interest from multiple videos, and more generally to interpret object
behaviors and actions. We will describe in the tutorial the three main steps
of visual analytics: detection of objects and agents, tracking of such
objects and indicators from frame to frame, and evaluating tracking results
to describe and infer semantic events and latent phenomena. The main
challenge is the problem of variability. A visual detection and tracking
system needs to generalize across huge variations in object appearance such
due for instance to viewpoint, pose, facial expressions, lighting conditions,
imaging quality or occlusions while maintaining specificity to not claim
everything it sees are objects of interest. In addition, these tasks should
preferably be performed in realtime on conventional computing platforms. Mathematical formulation of certain natural phenomena in video analytics
exhibits group structure on topological spaces that resemble the Euclidean
space only on a small enough scale, which prevents incorporation of
conventional inference methods that require global vector norms. More
specifically, such underlying notions emerge in differentiable parameter
spaces. We will introduce two Riemannian manifolds: the set of affine
transformations and covariance matrices, and their applications in distance
computation, motion estimation, object detection and
recognition problems. 
RELEVANT BIBLIOGRAPHY
We have prepared a list of
some relevant papers that use tools from differential geometry for solving problems
in shape analysis
and
activity recognition. Here is a file with the list of papers. In case you do
not have access to one of the papers, please feel free
to
send an email to one of us.
BIOSKETCHES
Fatih Porikli
Fatih Porikli is a Distinguished Scientist at Mitsubishi Electric Research Labs (MERL), Cambridge, USA. He received his PhD from NYU Poly, NY and before joining MERL in 2000 he developed satellite imaging solutions at Hughes Research Labs and 3D capture and display systems at AT&T Research Labs. His work covers areas including computer vision, machine learning, compressive sensing, video surveillance, multimedia denoising, biomedical vision, radar signal processing, and online learning with over 100 papers and 60 patents. He received R&D100 2006 Award in the Scientist of the Year category (select group of winners) in addition to 3 Best Paper Awards and 5 professional prizes. He serves as an Associate Editor of IEEE Signal Processing Magazine (impact factor: 6.0), SIAM Imaging Sciences (2/236 math journal rank) Springer Machine Vision Applications, and EURASIP Image and Video Processing Journal among others. He served as the General Chair of IEEE AVSS 2010 and in the organizing committee of several other IEEE conferences.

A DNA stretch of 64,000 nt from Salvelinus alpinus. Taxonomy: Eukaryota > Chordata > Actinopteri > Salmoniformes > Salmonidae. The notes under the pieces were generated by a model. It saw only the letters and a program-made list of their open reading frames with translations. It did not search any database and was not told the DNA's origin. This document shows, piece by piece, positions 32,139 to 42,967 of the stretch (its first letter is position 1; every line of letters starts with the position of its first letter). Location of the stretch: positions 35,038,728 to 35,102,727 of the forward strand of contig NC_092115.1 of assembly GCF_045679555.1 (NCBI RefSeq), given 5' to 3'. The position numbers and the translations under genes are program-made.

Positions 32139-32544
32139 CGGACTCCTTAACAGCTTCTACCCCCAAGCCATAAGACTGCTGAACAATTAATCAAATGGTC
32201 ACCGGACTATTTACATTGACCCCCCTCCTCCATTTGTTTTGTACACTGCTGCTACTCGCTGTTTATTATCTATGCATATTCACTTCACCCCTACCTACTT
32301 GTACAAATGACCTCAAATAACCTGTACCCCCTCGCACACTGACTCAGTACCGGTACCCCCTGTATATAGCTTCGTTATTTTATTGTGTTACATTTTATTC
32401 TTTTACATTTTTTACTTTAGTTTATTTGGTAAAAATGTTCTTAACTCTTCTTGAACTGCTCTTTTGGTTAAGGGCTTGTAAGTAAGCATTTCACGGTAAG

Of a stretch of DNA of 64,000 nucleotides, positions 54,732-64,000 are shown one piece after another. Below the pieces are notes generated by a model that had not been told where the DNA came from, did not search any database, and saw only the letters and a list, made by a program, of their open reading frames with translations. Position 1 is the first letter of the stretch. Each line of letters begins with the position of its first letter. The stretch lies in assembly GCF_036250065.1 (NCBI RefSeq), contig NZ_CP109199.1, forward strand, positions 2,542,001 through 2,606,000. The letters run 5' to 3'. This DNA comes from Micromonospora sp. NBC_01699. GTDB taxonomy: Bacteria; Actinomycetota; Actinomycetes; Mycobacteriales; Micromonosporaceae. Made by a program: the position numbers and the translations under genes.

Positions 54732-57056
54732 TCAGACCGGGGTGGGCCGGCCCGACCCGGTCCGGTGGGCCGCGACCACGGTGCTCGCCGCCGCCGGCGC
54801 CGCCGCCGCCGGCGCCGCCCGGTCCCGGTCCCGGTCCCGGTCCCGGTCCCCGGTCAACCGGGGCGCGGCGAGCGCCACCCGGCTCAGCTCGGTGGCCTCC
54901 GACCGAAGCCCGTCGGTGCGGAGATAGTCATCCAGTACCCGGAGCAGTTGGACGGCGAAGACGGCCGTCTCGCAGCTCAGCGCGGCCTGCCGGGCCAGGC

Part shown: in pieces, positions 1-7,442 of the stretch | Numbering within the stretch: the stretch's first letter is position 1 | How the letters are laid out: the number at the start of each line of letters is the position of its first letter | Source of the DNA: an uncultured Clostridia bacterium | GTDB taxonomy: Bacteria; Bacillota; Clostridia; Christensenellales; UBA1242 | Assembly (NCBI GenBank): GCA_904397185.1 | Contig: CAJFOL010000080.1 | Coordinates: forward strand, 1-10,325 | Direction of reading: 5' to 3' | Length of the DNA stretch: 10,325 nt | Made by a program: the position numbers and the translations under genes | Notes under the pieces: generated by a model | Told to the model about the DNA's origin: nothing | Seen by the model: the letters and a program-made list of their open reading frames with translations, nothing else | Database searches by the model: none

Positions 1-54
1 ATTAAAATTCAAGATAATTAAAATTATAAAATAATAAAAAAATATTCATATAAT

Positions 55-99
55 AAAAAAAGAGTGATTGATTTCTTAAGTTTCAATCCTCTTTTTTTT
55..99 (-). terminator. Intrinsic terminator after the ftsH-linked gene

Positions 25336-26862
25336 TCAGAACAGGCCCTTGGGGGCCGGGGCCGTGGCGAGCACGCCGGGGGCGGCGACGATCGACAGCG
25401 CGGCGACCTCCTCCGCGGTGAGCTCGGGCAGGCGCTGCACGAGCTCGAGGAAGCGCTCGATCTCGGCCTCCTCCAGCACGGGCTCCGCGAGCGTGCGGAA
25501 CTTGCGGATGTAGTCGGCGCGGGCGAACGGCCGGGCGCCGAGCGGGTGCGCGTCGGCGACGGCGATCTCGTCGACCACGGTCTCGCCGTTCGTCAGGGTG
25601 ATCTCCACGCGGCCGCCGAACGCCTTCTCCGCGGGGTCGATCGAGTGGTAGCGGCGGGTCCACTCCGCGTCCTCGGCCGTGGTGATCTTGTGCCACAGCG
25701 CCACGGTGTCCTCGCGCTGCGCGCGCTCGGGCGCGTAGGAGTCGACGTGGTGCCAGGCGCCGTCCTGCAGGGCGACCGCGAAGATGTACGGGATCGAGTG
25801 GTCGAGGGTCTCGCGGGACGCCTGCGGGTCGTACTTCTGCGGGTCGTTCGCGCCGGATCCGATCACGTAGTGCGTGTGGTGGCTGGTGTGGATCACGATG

Anuj Srivastava
Anuj Srivastava is a Professor of Statistics in Florida
State University. He obtained his PhD degree in Electrical Engineering from
Washington University in St. Louis in 1996 and was a visiting research
associate at Division of Applied Mathematics at Brown University during
19961997. He joined the Department of Statistics at the Florida State
University in 1997 as an Assistant Professor. He was promoted to the Associate
Professor position in 2003 and to the full Professor position in 2007. He has
been a visiting Professor to INRIA, France and the University of Lille, France.
His areas of research include statistics on nonlinear manifolds, statistical
image understanding, functional analysis, and statistical shape theory. He has
published more than 150 papers in refereed journals and proceedings of refereed
international conferences. He has been the associate editor for the Journal of
Statistical Planning and Inference (200006), and the IEEE Transactions on
Signal Processing (200406) and the IEEE Transactions on Pattern Analysis and
Machine Intelligence (20052007).
Pavan Turaga
Pavan
Turaga is Assistant Professor in the schools of Arts,
Media, Engineering, and Electrical and Computer Engineering. He received the B.Tech. degree in from the Indian
Institute of Technology Guwahati, India, in 2004, and the M.S. and Ph.D.
degrees in electrical engineering from the University of Maryland, College Park
in 2008 and 2009 respectively. He then spent 2 years as a Research Associate at
the Center for Automation Research, UMD. His research interests are in statistics
and machine learning with applications to computer vision and pattern analysis.
His research work includes human activity analysis from videos, video
summarization, dynamic scene analysis, and statistical inference on manifolds
for these applications. He was awarded the Distinguished Dissertation
Fellowship by UMD in 2009, and was selected to participate in the Emerging
Leaders in Multimedia Workshop by IBM, New York in 2008.
Ashok Veeraraghavan
Ashok
Veeraraghavan received the B.Tech.
degree in electrical engineering from the Indian
Institute of Technology, Madras, in 2002, and the M.S. and Ph.D. degrees from
the Department of Electrical and Computer Engineering, University
of Maryland, College Park, in 2004 and 2008,
respectively. He was a Research Scientist at Mitsubishi Electric Research Labs,
Cambridge, MA during 20082011 and is currently an Assistant Professor of
Electrical Engineering at Rice University. His research interests are signal,
image, and video processing, computer vision, computational photography,
compressed sensing and pattern recognition.